The 8 Necessary Guides to Compostable Packaging 

The commitment to minimize environmental impact is a top priority for countless businesses, irrespective of their size. Implementing well-designed and sustainable packaging stands out as a noteworthy approach to diminish one's carbon footprint. Within the realm of eco-friendly packaging materials, compostable packaging emerges as a frequently sought-after solution.

At first glance, the concept of compostable packaging seems commendable. However, it is imperative to grasp the definition of compostable packaging, discern its distinctions from other sustainable packing materials, and acknowledge the variability within the category itself.

This article delves into the subject of compostable packaging, exploring its merits and drawbacks while elucidating its role in mitigating businesses' environmental footprint.
1. Defining Compostable Packaging
Compostable packaging refers to a category of packaging material designed for responsible disposal, aligning with the principles of a circular economy. Products classified as compostable are crafted from materials that undergo complete decomposition into compost without releasing toxic residues during the breakdown process. Compliance with specific criteria outlined in the European Standard EN 13432, titled "Packaging: Requirements for Packaging Recoverable Through Composting and Biodegradation," is essential for packaging materials to be deemed compostable. These criteria encompass disintegration, biodegradability, absence of adverse effects on the composting process, low levels of heavy metals/toxicity, and impact on compost characteristics.

2. Distinction between Home Compostable and Industrially Compostable Packaging
Clear labeling plays a pivotal role in distinguishing between home compostable and industrially compostable packaging. Both types adhere to distinct standards and merit distinctive labeling, ensuring proper disposal practices. The Unboxing Survey highlights the importance of clear labels, especially as 11% of consumers remain uncertain about the proper disposal of received packaging. Notably, most compostable packaging is geared toward industrial composting, with a significant portion unsuitable for home composting.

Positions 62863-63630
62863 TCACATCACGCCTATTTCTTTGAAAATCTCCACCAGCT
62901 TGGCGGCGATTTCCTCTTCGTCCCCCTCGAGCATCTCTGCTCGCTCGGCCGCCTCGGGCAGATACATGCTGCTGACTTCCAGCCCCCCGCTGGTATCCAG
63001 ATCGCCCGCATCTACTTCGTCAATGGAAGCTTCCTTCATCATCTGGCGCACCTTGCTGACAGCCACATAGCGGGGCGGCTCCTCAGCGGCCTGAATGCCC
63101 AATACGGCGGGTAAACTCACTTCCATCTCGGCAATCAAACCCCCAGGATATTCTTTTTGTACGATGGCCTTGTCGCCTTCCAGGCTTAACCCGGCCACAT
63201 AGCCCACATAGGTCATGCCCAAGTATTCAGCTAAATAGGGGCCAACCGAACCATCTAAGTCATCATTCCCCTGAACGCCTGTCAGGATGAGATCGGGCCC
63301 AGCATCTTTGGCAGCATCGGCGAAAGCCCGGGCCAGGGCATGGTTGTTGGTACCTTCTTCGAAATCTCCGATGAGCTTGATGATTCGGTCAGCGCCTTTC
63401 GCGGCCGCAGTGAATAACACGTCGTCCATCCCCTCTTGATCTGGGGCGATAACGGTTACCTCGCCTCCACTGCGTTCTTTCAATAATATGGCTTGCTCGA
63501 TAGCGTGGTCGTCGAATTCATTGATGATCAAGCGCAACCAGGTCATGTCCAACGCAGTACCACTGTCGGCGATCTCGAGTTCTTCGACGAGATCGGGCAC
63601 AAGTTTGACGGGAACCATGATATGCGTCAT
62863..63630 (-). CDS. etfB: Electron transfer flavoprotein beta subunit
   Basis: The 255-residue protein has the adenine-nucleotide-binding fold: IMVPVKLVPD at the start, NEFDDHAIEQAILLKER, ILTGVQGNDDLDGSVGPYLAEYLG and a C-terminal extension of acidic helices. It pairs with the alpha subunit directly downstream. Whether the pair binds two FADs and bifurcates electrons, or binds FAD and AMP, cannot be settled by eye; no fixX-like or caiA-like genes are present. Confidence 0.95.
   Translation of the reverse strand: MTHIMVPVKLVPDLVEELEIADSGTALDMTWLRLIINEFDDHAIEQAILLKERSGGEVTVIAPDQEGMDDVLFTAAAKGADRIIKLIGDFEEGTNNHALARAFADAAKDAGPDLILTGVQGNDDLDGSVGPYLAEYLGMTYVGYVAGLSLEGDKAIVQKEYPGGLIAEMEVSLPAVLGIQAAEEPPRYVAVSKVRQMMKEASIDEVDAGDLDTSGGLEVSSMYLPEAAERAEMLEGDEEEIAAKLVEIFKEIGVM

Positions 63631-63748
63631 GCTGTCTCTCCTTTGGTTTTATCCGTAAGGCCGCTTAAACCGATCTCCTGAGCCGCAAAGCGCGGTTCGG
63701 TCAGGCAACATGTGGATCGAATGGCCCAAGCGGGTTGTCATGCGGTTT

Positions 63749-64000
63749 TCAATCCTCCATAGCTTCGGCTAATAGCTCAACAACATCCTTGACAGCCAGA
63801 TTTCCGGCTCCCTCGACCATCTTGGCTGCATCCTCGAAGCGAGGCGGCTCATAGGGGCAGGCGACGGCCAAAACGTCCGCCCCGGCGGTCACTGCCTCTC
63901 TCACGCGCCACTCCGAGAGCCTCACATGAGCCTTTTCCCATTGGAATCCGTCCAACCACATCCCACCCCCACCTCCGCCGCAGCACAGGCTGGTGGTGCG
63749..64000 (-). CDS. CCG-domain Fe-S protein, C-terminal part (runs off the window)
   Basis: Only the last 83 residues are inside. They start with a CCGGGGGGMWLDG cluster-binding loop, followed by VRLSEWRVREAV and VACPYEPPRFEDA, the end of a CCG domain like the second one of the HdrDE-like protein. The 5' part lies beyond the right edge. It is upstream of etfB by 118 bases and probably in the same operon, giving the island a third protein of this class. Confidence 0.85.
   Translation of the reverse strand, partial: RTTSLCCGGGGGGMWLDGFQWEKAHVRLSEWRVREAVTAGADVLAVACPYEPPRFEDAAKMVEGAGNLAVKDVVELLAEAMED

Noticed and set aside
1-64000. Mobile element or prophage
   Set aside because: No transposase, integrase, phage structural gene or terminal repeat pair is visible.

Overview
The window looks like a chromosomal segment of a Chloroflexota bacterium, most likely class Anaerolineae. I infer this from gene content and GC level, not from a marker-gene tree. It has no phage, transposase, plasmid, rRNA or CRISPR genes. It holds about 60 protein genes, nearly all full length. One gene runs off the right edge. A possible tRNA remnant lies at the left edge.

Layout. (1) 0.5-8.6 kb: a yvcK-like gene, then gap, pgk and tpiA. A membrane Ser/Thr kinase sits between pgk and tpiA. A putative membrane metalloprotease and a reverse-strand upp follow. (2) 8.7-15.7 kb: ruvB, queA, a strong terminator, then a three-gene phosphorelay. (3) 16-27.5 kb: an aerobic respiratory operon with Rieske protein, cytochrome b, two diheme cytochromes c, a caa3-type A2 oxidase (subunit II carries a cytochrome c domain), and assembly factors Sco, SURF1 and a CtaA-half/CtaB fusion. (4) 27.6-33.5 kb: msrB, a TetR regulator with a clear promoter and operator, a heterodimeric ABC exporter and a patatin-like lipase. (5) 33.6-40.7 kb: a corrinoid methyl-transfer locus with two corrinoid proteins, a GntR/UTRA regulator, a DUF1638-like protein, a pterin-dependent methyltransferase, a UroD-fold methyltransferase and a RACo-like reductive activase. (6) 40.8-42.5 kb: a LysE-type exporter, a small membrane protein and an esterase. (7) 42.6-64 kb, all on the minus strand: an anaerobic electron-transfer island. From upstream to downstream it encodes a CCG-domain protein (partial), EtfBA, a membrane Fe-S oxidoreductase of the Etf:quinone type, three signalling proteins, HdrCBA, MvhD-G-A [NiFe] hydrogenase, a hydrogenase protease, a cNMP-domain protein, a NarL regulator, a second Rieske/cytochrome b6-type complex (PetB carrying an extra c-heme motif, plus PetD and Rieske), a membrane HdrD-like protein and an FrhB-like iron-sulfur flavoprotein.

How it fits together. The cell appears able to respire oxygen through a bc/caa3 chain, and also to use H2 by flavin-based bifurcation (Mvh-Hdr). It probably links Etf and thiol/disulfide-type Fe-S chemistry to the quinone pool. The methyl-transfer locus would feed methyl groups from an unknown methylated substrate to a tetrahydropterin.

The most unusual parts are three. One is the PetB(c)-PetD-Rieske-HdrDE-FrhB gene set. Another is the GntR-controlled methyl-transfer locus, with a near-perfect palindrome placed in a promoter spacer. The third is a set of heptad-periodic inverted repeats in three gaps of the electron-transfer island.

3. Distinguishing Compostable from Biodegradable Packaging

A prevalent misconception revolves around the interchangeability of compostable and biodegradable packaging. Contrary to this belief, they are not synonymous. Biodegradable denotes the capability of a material to decompose over time with the assistance of bacteria or living organisms. However, this process may take thousands of years, and specific conditions are required, potentially leading to harmful greenhouse gas emissions in landfills. In contrast, compostable products disintegrate without harming the environment, transforming into enriching compost. Adherence to the requirements outlined in the BS EN 13432 certification scheme is crucial for a material to be classified as compostable.

4. Environmental Impact Reduction through Compostable Packaging
To comprehend how packaging can diminish a business's environmental impact, various factors must be considered, including its role in the circular economy, recyclability, and associated benefits and challenges: